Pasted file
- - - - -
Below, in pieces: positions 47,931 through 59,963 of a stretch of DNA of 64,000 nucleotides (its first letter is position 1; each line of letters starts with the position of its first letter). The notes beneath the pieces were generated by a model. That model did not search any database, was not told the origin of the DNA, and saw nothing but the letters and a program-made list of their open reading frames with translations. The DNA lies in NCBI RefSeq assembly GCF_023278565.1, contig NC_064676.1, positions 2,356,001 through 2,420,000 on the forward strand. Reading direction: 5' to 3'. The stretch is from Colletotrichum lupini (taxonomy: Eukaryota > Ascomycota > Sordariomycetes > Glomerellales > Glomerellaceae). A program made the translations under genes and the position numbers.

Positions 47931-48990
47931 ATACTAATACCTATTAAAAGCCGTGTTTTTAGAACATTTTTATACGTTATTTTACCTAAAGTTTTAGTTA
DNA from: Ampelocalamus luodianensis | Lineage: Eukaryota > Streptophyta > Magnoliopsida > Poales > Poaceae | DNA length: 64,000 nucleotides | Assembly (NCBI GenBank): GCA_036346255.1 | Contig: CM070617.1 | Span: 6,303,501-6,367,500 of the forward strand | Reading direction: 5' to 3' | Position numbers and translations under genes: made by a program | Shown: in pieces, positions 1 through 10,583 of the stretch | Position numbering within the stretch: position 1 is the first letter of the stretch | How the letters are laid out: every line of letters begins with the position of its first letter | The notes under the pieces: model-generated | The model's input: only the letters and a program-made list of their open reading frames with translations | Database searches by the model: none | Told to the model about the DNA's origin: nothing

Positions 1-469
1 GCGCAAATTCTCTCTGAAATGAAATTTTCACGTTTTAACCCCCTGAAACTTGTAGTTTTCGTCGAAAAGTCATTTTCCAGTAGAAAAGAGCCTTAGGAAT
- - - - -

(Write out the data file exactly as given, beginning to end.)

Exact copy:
Below, in pieces: positions 47,931 through 59,963 of a stretch of DNA of 64,000 nucleotides (its first letter is position 1; each line of letters starts with the position of its first letter). The notes beneath the pieces were generated by a model. That model did not search any database, was not told the origin of the DNA, and saw nothing but the letters and a program-made list of their open reading frames with translations. The DNA lies in NCBI RefSeq assembly GCF_023278565.1, contig NC_064676.1, positions 2,356,001 through 2,420,000 on the forward strand. Reading direction: 5' to 3'. The stretch is from Colletotrichum lupini (taxonomy: Eukaryota > Ascomycota > Sordariomycetes > Glomerellales > Glomerellaceae). A program made the translations under genes and the position numbers.

Positions 47931-48990
47931 ATACTAATACCTATTAAAAGCCGTGTTTTTAGAACATTTTTATACGTTATTTTACCTAAAGTTTTAGTTA
DNA from: Ampelocalamus luodianensis | Lineage: Eukaryota > Streptophyta > Magnoliopsida > Poales > Poaceae | DNA length: 64,000 nucleotides | Assembly (NCBI GenBank): GCA_036346255.1 | Contig: CM070617.1 | Span: 6,303,501-6,367,500 of the forward strand | Reading direction: 5' to 3' | Position numbers and translations under genes: made by a program | Shown: in pieces, positions 1 through 10,583 of the stretch | Position numbering within the stretch: position 1 is the first letter of the stretch | How the letters are laid out: every line of letters begins with the position of its first letter | The notes under the pieces: model-generated | The model's input: only the letters and a program-made list of their open reading frames with translations | Database searches by the model: none | Told to the model about the DNA's origin: nothing

Positions 1-469
1 GCGCAAATTCTCTCTGAAATGAAATTTTCACGTTTTAACCCCCTGAAACTTGTAGTTTTCGTCGAAAAGTCATTTTCCAGTAGAAAAGAGCCTTAGGAAT